“Do you have a big f-ing thing?” we joke, “Well if you do, then we’d like to climb it.”
After traveling for almost a year you start to develop a distinct modus operandi for getting to know a city. One piece of our pattern: find whatever big hill, mountain, building, mound or other big f-ing thing in the center of town that offers pretty good views of the place and climb it. Nellu likes to quote a line from Star Trek where Captain Kirk says something about climbing a mountain just because it’s there. That’s what we do. (By the way, my computer just spazzed out. It seems the very idea of me quoting Star Trek, even indirectly, was enough to send a chill through its motherboard.) But in general the climbing part works pretty well for us because it’s usually free, we get some exercise, and we feel mighty productive.
Many big f-ing things have cable cars to the top but climbing is part of the fun…most of the time. The only place we could have climbed but didn’t was in Bogota, Columbia. That’s because, as a friend of ours explained, “Yeah, everyone I know who’s tried to hike up Monserrate has been mugged.” So that time, we opted for the cable car.
Arriving in Cape Town, we soon learned that this city along South Africa’s southern coast offered a very seductive big thing to climb – Table Mountain. Table Mountain is an imposing mountain around which much of Cape Town is formed. We stayed at the foot of the mountain and had a great view of it from our guest house, the Lions Self Catering Guest House. Many days, late in the afternoon, clouds would come pouring over the top of the mountain with such ferocity you thought these clouds would actually envelop the whole thing. But they didn’t. As soon as the cloud reached a certain point on the downward slope of Table Mountain, they would evaporate. They called this phenomenon the table cloth.
To tackle this beast, our host suggested we take a commonly chosen path up the middle of the mountain called the Platteklip Gorge. Most people take a taxi to the beginning of the trail. We walked. So our climb started from the moment we left our door. It was pretty much straight up for 3 hours.
But the weather was ideal. The sun was out and beating down hard but the gorge offered plenty of shade and a cool breeze as we got near the top. The climb was tough. It still amazes me after all this traveling/climbing big things that I am sufficiently out of shape enough to huff and puff as I do these types of hikes.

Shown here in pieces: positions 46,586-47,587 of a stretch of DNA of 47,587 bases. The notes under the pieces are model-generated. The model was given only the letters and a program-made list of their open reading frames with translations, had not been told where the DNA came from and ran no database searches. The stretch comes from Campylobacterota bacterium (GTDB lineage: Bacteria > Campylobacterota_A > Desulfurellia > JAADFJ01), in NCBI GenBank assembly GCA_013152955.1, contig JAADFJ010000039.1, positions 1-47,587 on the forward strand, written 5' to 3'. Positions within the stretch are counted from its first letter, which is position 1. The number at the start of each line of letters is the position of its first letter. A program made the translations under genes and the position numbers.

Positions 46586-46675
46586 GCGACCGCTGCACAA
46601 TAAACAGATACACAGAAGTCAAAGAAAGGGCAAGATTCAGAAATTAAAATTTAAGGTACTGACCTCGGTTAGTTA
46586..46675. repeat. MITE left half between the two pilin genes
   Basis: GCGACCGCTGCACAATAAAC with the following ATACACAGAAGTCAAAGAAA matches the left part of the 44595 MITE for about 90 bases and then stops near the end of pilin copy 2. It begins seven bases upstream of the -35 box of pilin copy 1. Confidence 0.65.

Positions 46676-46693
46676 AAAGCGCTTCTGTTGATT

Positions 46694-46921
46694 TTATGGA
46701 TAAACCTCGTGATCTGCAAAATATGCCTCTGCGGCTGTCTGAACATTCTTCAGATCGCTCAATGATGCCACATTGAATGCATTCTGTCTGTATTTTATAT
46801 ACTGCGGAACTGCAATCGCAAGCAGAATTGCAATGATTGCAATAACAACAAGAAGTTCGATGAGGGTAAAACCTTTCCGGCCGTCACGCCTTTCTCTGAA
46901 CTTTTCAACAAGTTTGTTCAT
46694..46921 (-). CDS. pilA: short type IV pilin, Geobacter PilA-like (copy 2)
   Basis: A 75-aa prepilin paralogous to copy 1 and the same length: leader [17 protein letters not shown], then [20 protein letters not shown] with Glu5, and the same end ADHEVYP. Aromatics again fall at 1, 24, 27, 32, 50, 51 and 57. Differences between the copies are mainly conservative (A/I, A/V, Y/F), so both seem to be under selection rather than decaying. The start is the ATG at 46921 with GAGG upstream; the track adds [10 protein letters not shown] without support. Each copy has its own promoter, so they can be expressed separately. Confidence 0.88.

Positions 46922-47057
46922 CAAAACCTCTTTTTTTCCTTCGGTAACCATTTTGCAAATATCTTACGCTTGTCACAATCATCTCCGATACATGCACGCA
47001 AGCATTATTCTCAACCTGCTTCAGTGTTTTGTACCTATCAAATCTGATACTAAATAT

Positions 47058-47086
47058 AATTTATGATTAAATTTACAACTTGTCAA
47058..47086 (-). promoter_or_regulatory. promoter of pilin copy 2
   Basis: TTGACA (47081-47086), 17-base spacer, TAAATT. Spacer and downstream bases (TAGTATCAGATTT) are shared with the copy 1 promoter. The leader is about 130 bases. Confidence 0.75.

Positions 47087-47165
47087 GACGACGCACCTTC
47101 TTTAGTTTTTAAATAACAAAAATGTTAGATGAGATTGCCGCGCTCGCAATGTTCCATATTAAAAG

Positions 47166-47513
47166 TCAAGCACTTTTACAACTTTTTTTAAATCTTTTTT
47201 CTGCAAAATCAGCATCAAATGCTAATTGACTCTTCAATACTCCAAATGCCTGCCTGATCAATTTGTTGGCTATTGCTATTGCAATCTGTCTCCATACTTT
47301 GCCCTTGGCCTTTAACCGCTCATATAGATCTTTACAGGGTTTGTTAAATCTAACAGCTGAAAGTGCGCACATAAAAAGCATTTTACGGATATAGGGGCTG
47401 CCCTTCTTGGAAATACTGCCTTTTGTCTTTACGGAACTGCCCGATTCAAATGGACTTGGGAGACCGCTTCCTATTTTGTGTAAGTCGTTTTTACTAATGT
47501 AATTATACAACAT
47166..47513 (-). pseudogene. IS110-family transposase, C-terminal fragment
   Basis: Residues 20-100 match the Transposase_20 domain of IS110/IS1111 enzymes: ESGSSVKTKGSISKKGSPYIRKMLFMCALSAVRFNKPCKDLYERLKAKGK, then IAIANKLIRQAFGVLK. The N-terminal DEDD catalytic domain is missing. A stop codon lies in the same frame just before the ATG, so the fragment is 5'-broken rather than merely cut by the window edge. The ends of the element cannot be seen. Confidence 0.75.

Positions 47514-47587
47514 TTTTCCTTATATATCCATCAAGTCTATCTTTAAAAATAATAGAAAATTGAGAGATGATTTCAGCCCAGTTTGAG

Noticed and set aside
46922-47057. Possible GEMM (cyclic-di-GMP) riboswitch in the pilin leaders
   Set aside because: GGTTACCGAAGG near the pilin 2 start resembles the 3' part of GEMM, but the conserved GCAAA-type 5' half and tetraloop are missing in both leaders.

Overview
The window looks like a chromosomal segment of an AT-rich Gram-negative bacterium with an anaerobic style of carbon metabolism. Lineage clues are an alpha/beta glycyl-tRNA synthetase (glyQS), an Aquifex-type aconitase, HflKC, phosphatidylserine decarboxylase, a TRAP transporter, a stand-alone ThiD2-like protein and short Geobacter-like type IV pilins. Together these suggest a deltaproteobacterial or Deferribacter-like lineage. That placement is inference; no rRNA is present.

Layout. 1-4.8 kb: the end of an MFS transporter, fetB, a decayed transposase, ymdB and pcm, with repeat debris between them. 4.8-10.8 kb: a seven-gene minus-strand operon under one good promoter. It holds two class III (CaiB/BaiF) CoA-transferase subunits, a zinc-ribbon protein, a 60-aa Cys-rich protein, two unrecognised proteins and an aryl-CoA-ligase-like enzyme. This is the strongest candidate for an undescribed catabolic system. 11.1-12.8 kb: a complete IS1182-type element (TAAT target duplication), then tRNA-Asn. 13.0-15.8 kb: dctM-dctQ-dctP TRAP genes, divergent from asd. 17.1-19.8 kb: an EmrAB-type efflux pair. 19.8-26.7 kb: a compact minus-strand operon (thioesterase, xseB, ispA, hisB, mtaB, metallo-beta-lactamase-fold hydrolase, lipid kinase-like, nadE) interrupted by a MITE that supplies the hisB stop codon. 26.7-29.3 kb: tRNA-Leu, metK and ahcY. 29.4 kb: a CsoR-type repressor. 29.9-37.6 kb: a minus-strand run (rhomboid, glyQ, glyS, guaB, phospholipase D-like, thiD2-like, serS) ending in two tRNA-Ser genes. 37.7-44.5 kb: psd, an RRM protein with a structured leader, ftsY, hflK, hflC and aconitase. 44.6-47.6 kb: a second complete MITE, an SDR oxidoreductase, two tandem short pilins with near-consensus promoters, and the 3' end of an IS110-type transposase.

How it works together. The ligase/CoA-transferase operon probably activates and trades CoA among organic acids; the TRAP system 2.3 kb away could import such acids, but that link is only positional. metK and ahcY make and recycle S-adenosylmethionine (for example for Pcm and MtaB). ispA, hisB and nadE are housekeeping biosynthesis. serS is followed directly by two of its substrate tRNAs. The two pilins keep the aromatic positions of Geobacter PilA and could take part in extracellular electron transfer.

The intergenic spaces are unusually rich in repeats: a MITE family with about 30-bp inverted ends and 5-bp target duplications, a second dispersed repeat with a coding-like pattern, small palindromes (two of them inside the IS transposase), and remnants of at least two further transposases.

And there are always those people that put you to shame, like the man who went up the rocky path barefoot with only a pair of short running shorts and a fanny pack or the woman who looked like she was in her 50s or 60s who passed me on the way up and the way down.
Our biggest mistake was that we didn’t bring enough water and there were no “entrepreneurs” at the top waiting to sell us more. In most places that are frequented this much by tourists, there’s always someone waiting for you at the top with overpriced refreshments, even in places that leave you wondering how one might haul heavy cases of drinks to that location.
Once at the top, Nellu informed me that we needed to walk another 30 minutes or so to the highest point on the mountain – Maclear’s Beacon. I was exhausted but at least this stretch would be mostly flat.
The payoff, however, was more than worth it, more than most climbs. At different points at the top you can see both the Atlantic and the Indian Ocean. You can also see the town of Cape Town stretched out before you and you feel very, very high up.
The trip back down the path was harder for me than on the way up. There were big steps in path,which really require a balance and muscle use that most downhill treks do not. I encouraged myself on with the promise of the lychee juice slushies I would blend together the moment we walked through our guesthouse door.
For days after, I would stare at the mountain and say, “I can’t believe we climbed all the way up there, ” even as I limped my way around town. I was dumbfounded and still am.